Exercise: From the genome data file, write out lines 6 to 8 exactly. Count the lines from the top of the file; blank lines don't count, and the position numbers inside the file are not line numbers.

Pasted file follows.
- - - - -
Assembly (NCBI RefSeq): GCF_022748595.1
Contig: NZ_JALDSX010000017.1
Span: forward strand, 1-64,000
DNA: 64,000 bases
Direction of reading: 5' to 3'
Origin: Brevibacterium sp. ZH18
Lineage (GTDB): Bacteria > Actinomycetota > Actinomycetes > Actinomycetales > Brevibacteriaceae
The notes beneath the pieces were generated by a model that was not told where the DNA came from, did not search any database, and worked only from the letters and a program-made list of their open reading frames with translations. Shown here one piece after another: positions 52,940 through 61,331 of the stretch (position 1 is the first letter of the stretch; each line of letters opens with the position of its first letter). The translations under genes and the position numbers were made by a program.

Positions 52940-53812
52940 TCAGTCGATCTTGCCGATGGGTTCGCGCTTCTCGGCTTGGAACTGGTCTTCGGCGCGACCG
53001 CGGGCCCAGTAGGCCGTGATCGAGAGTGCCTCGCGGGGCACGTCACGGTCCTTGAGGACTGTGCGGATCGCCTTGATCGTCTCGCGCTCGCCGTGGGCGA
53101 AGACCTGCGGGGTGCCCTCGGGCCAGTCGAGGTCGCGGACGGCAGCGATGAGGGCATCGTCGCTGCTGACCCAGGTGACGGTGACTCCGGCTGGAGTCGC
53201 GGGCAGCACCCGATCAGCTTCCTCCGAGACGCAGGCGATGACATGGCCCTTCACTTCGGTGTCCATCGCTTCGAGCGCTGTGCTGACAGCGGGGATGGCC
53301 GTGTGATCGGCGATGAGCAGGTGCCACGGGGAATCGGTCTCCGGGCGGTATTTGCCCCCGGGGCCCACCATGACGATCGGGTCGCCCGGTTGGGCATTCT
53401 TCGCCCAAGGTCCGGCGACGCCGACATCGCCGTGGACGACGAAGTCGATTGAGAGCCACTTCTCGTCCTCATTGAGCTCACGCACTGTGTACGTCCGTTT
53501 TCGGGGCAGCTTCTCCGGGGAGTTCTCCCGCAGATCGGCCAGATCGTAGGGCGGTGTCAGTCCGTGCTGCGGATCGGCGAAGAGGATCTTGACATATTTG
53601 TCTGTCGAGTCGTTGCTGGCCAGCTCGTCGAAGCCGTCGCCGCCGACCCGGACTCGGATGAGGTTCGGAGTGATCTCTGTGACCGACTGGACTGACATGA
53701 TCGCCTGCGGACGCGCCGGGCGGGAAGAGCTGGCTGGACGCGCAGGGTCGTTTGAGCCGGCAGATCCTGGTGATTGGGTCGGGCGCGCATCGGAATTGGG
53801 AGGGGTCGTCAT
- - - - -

Origin: Brevibacterium sp. ZH18
Lineage (GTDB): Bacteria > Actinomycetota > Actinomycetes > Actinomycetales > Brevibacteriaceae
The notes beneath the pieces were generated by a model that was not told where the DNA came from, did not search any database, and worked only from the letters and a program-made list of their open reading frames with translations. Shown here one piece after another: positions 52,940 through 61,331 of the stretch (position 1 is the first letter of the stretch; each line of letters opens with the position of its first letter). The translations under genes and the position numbers were made by a program.